Flash(back) Dance: “The Return” is chock-full of the past, to the point where it dictated the flow of the episode. I especially enjoy that the episode explores a time that has been often talked about, but not really ever shown – how things in Starling City went while Oliver was gone. Returning from the dead are: Tommy Merlyn, Robert Queen, Quentin Lance’s hair, and John Diggle’s brother, Andy. I want them to explore more of this time.
Sibling love: Thea and Oliver actually make one badass team when they’re not fighting each other. By Oliver learning from Thea, it makes the partnership that much stronger. It’s also pretty alarming what Oliver is willing to do to protect Thea from drug dealers. As a big brother myself, I can’t say I would have approached the situation differently, but you don’t escape the scene by throwing the body off the balcony. C’mon, Ollie!
Sir Lance a lot: One of my favorite characters who has been handed a diminutive role recently is Quentin Lance. Good for us that this episode features him quite a lot, specifically when showing us how he dealt with Sara’s death – both before Oliver’s return and currently. Paul Blackthorne (you’re right, it does sound like a pirate name), who plays Lance, pours a lot of emotion into this role and we all benefit from it.
Maybe a little too much flashback: Arrow has really excelled at keeping a good balance between their flashbacks and their current happenings, but “The Return” was a slip in the wrong direction, with over half the episode occurring in the past. While it wasn’t an uncalled for amount of time, it really slowed the momentum of the show as Team Arrow inches closer to a showdown with the League of Assassins.
Too convenient: I’m sorry, but Slade Wilson almost destroyed the city. He kicked Moira Queen and took over Queen Consolidated from the inside. He’s a bad man, and for Oliver (who had just been impaled by one of his own booby-traps) and Thea (who just had her shoulder dislocated) to whoop his ass in a few minutes seemed really convenient, and a major disservice to Manu Bennett’s return. Also, why did Oliver feel like they had to break Thea’s arm? I know she’s a trooper and all, but couldn’t they have used a boot or something to hit the button? What a crappily-designed prison by A.R.G.U.S.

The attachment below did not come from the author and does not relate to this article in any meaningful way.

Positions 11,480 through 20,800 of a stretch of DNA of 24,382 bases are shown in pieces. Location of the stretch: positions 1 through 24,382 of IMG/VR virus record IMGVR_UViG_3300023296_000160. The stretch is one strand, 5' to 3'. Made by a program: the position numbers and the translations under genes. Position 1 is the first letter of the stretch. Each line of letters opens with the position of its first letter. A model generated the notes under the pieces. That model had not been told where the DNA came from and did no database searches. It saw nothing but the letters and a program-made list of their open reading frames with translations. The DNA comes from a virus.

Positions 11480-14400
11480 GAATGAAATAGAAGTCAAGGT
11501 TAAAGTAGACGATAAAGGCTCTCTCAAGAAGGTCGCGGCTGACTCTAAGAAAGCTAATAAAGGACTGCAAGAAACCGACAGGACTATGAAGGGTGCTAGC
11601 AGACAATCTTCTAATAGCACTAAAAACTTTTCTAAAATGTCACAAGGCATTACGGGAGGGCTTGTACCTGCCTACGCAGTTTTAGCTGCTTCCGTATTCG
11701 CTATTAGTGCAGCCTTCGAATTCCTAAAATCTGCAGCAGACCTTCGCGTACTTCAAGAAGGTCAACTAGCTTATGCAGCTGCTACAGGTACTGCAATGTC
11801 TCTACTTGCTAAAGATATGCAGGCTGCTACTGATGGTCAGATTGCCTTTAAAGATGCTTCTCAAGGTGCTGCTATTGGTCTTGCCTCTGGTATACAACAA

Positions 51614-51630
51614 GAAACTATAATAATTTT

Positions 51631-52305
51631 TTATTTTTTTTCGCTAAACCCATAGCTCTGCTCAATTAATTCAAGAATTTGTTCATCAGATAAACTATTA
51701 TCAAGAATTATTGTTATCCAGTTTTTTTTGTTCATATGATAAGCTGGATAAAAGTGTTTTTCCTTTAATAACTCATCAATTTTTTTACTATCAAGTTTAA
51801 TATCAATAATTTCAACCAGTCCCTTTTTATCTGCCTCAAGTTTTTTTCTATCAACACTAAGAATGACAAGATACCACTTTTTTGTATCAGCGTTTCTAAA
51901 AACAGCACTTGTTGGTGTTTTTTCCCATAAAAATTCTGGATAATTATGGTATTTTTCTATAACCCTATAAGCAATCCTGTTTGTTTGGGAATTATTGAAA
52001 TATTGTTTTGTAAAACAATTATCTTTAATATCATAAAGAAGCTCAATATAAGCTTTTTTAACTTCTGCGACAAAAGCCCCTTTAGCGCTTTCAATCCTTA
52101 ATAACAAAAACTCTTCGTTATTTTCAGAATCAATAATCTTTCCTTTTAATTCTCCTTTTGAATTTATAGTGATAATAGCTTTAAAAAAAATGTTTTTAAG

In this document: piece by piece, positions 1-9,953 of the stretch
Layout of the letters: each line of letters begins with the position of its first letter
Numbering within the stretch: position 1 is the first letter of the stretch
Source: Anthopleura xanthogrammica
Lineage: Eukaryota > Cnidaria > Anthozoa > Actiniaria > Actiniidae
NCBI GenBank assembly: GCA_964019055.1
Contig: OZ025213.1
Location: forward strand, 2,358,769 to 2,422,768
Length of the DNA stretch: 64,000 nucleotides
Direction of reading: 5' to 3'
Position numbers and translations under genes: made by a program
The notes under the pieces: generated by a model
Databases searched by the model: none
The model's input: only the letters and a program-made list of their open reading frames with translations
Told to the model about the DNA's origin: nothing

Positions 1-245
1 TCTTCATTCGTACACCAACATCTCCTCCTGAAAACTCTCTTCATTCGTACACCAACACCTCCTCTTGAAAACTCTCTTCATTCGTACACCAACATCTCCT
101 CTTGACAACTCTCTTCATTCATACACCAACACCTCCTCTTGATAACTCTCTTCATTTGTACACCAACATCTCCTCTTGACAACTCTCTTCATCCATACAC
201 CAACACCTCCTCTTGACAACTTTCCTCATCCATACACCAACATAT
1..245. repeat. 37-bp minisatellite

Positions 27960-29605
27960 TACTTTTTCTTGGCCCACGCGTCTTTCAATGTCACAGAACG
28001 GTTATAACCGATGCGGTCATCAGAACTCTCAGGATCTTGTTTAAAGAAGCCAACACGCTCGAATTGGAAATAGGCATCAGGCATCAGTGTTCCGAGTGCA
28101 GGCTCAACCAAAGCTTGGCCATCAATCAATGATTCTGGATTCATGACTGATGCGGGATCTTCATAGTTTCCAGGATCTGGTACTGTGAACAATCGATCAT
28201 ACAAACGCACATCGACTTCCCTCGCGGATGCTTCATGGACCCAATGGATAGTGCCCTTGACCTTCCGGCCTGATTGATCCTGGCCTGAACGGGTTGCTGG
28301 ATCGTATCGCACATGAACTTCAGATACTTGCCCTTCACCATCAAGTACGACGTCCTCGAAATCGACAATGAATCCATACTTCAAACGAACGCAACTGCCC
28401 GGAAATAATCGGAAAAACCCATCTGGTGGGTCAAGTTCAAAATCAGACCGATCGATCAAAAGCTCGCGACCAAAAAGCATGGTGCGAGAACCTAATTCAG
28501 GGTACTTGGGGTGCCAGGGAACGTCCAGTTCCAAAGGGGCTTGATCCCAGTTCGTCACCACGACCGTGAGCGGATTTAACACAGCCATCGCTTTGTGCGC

Merlyn works his magic: We all know at this point that Malcolm Merlyn is a giant dick finger, but he really takes it to a whole new level with this week’s episode. Thea finds out the truth behind Sara’s death, and it stings, but what really killed the moment for me was Merlyn’s incessant pleas that he loves Thea and did it to protect her. It’s laughable, and really, really annoying. I love having John Barrowman on the show, but it’d be so much nicer to see him on Team Arrow than the awful excuse for a father figure he’s been so far.
Star City Rockets: Here we have a really interesting reference. The Star City Rockets’ logo can be found on Oliver’s baseball cap as he tries to go around the city incognito. In the comic books, the Rockets are a baseball team owner by Robert Queen. They play at Papp Stadium, named for Green Arrow co-creator George Papp.
White roses: This may be a stretch, but the white roses that Thea leaves at Oliver & Robert’s gravesite may have some subtle significance. White roses are often associated with innocence and purity. By leaving them at the graves, it could be symbolism for Thea losing her innocence – a theory backed up by the drugs she buys while visiting the memorial to her dad family.
Matthew Shrieve: Turns out Amanda Waller actually has a bossman, and it’s General Shrieve, played by the Beastmaster himself, Marc Singer. In comic books, he is leader of the Creature Commandos, a group of monsters/soldiers, but look for him to stick around on Arrow as Waller’s superior.
The Blacker the Canary: In a grieving rage, Quentin Lance spits out that he knows the masked vigilante out there is Laurel, and calls her the Black Canary, perhaps a jab that she is a darker and more evil perversion of what her sister did.
The other guy: When Oliver checks on the “other prisoner” in the Lian Yu prison, he’s looking for Captain Boomerang, who he and the Flash took down together.
Hush Comics gives “The Return” a C- for its poor management of time and overall lack of progression. There were still some decent parts in the episode, but it relied too much on flashbacks to carry the story and sacrificed quality in the battle with Slade to make a point with Thea. It’s still better than Gotham, though.
All images belong to The CW and DC Entertainment. They are credited to Dean Buscher and Diyah Pera.